The industry declined in the late 1800s. The advent of the railroads and highway system meant fewer ships on the seas. Steam engines in place of sails and better navigation equipment enabled ships to avoid the dangerous reefs. Lighthouses further helped ships steer away from danger. In 1921, the federal wrecking registry closed, bringing an end to the era.
Review of the Key West Shipwreck Treasures Museum
The Key West Shipwreck Treasures Museum tells the story of the ship wrecking industry through a combination of actors in period costumes, exhibits, and videos. The museum itself is a recreation of a mid-1800s wrecker's warehouse. The premise is visitors to the museum are being recruited to work in the wrecking operation. An interactive presentation provides a glimpse into the life of a Key West wrecker.
The tour begins outside the museum, where visitors are greeted by an actor portraying a lumper, whose job it was to transport salvaged cargo from the wreckers to the warehouse. He explains there are jobs available for both lumpers and divers. Divers are paid much more but have to meet one important occupational qualification – they must be able to hold their breath for at least five minutes. Anyone in the audience who meets this requirement is welcome to apply for the diver position.
Visitors are then led up the stairs and into the warehouse to meet the owner, master wrecker Asa Tift. An actor playing Tift describes the large wrecking operation he owned in Key West and the house he built with the spoils, which is now known as Hemingway House after its most famous occupant, author Ernest Hemingway.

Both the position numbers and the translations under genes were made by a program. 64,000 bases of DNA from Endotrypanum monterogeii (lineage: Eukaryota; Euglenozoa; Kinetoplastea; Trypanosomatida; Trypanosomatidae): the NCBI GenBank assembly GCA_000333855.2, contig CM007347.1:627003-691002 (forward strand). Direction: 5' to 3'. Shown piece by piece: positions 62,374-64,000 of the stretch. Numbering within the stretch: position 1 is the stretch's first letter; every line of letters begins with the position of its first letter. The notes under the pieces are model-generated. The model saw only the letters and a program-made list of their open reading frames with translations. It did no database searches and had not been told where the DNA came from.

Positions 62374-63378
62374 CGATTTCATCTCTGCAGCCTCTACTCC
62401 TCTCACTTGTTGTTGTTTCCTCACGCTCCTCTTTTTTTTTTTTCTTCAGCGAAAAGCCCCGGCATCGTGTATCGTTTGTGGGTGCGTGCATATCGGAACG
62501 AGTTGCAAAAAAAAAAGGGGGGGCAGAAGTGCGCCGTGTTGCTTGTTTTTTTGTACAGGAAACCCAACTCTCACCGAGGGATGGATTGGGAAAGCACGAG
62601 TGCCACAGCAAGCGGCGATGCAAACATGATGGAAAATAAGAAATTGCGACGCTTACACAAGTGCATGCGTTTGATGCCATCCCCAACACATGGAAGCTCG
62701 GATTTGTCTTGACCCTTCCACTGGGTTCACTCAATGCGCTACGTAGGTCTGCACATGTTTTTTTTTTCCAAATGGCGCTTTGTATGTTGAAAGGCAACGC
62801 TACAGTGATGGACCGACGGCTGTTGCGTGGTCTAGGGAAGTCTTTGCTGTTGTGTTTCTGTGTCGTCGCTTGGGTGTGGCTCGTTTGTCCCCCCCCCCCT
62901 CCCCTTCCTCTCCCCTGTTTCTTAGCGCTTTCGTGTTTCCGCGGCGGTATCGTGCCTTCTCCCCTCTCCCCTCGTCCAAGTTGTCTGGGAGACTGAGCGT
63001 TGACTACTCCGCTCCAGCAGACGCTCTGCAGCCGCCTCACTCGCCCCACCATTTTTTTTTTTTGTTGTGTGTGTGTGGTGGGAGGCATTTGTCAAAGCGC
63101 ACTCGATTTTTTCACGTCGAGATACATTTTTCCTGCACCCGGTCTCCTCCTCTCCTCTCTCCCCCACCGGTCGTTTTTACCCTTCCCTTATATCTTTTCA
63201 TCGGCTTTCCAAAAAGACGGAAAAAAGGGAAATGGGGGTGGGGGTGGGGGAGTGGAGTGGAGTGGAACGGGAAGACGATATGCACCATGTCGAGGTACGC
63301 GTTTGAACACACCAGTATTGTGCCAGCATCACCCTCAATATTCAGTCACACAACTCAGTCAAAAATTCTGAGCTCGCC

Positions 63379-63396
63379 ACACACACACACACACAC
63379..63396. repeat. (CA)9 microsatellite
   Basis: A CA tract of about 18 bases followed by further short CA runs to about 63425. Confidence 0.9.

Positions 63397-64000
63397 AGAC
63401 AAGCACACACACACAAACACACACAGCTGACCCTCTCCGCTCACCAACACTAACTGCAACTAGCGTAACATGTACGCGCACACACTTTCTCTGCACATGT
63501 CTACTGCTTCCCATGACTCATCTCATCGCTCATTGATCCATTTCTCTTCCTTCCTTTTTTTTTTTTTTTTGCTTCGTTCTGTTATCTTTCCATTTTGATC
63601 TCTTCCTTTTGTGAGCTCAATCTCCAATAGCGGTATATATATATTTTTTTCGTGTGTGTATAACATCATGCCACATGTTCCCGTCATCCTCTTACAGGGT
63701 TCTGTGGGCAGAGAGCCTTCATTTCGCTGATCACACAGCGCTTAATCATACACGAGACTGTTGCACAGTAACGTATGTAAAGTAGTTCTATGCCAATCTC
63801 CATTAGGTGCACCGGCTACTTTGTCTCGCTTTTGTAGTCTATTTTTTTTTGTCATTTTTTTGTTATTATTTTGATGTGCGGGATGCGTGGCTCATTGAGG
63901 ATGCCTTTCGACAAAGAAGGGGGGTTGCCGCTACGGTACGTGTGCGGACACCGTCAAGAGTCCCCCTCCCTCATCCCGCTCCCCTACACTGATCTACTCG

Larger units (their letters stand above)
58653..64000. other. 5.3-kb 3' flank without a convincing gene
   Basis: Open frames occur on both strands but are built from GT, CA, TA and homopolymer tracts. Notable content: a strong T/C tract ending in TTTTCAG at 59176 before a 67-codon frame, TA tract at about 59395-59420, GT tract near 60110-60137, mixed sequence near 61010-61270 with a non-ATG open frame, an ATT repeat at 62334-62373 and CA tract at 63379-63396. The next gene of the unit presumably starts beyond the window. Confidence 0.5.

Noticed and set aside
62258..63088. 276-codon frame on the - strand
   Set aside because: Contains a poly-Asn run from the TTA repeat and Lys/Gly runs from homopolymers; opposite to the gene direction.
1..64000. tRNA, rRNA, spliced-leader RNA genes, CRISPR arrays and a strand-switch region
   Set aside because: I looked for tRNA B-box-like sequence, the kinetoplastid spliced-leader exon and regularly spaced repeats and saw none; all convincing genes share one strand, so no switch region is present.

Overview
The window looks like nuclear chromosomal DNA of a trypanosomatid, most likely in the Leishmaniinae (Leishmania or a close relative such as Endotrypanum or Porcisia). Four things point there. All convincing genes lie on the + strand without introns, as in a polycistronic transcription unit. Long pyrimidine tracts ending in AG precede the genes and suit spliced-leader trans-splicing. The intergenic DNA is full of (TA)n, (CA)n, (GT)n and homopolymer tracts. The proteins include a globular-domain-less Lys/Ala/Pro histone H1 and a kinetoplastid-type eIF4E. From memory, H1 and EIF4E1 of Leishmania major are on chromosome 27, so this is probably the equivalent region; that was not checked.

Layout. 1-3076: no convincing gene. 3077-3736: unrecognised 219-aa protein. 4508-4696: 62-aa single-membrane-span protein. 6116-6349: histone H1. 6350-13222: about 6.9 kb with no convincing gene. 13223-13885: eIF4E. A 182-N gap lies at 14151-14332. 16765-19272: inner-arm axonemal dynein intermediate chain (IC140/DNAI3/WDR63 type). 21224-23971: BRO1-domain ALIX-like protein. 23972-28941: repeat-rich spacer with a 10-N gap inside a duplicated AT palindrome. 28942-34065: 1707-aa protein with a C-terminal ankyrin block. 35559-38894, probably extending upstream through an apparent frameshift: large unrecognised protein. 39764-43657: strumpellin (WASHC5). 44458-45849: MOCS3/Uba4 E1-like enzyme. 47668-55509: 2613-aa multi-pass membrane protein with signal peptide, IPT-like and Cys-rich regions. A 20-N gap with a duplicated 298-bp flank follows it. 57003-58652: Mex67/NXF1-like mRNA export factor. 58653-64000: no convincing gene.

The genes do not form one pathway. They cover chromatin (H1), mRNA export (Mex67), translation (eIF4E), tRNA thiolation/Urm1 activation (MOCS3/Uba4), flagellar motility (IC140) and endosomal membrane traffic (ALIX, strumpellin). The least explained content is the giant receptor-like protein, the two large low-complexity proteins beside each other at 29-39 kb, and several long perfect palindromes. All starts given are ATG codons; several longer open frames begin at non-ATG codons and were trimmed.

"Mr. Tift" also shares a bit of shipwrecking history and lore, including the story of the cursed treasure of the Nuestra Señora las Maravillas, a Spanish galleon that wrecked off the Keys in 1656, and invites visitors to try lifting a 64-pound silver bar that was salvaged from the galleon and is on display at the museum. The presentation concludes in no more than 10 minutes, after which visitors are invited to explore the rest of the museum on their own.
It takes little time to get through the small museum, and one soon realizes "Shipwreck Treasures" is a misnomer. Two levels of exhibits offer very little in the way of actual treasure – save the aforementioned silver bar – but are cluttered with a lot of props ostensibly used to create the feel of wharf warehouse.